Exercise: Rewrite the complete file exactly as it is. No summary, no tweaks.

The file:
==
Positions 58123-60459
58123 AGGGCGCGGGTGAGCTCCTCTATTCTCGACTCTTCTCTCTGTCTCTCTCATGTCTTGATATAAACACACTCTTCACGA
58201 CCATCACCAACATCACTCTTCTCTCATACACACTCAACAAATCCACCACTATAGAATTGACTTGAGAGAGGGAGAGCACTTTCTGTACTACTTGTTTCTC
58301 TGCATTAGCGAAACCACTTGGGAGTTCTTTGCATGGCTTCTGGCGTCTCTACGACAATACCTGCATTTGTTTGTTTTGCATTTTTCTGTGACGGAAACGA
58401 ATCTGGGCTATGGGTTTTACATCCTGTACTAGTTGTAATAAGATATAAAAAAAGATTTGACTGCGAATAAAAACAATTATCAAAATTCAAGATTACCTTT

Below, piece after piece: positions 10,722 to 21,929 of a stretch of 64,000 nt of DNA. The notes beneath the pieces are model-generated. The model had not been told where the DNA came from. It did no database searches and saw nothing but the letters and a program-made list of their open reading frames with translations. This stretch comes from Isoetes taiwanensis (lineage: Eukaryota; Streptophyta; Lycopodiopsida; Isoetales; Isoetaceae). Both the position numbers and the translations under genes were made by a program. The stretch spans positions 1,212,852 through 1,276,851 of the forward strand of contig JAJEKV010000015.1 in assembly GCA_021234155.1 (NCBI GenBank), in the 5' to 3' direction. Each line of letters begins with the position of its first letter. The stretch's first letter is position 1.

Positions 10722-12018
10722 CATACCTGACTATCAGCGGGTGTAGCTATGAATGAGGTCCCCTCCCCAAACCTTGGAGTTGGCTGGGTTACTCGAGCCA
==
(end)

Positions 58123-60459
58123 AGGGCGCGGGTGAGCTCCTCTATTCTCGACTCTTCTCTCTGTCTCTCTCATGTCTTGATATAAACACACTCTTCACGA
58201 CCATCACCAACATCACTCTTCTCTCATACACACTCAACAAATCCACCACTATAGAATTGACTTGAGAGAGGGAGAGCACTTTCTGTACTACTTGTTTCTC
58301 TGCATTAGCGAAACCACTTGGGAGTTCTTTGCATGGCTTCTGGCGTCTCTACGACAATACCTGCATTTGTTTGTTTTGCATTTTTCTGTGACGGAAACGA
58401 ATCTGGGCTATGGGTTTTACATCCTGTACTAGTTGTAATAAGATATAAAAAAAGATTTGACTGCGAATAAAAACAATTATCAAAATTCAAGATTACCTTT

Below, piece after piece: positions 10,722 to 21,929 of a stretch of 64,000 nt of DNA. The notes beneath the pieces are model-generated. The model had not been told where the DNA came from. It did no database searches and saw nothing but the letters and a program-made list of their open reading frames with translations. This stretch comes from Isoetes taiwanensis (lineage: Eukaryota; Streptophyta; Lycopodiopsida; Isoetales; Isoetaceae). Both the position numbers and the translations under genes were made by a program. The stretch spans positions 1,212,852 through 1,276,851 of the forward strand of contig JAJEKV010000015.1 in assembly GCA_021234155.1 (NCBI GenBank), in the 5' to 3' direction. Each line of letters begins with the position of its first letter. The stretch's first letter is position 1.

Positions 10722-12018
10722 CATACCTGACTATCAGCGGGTGTAGCTATGAATGAGGTCCCCTCCCCAAACCTTGGAGTTGGCTGGGTTACTCGAGCCA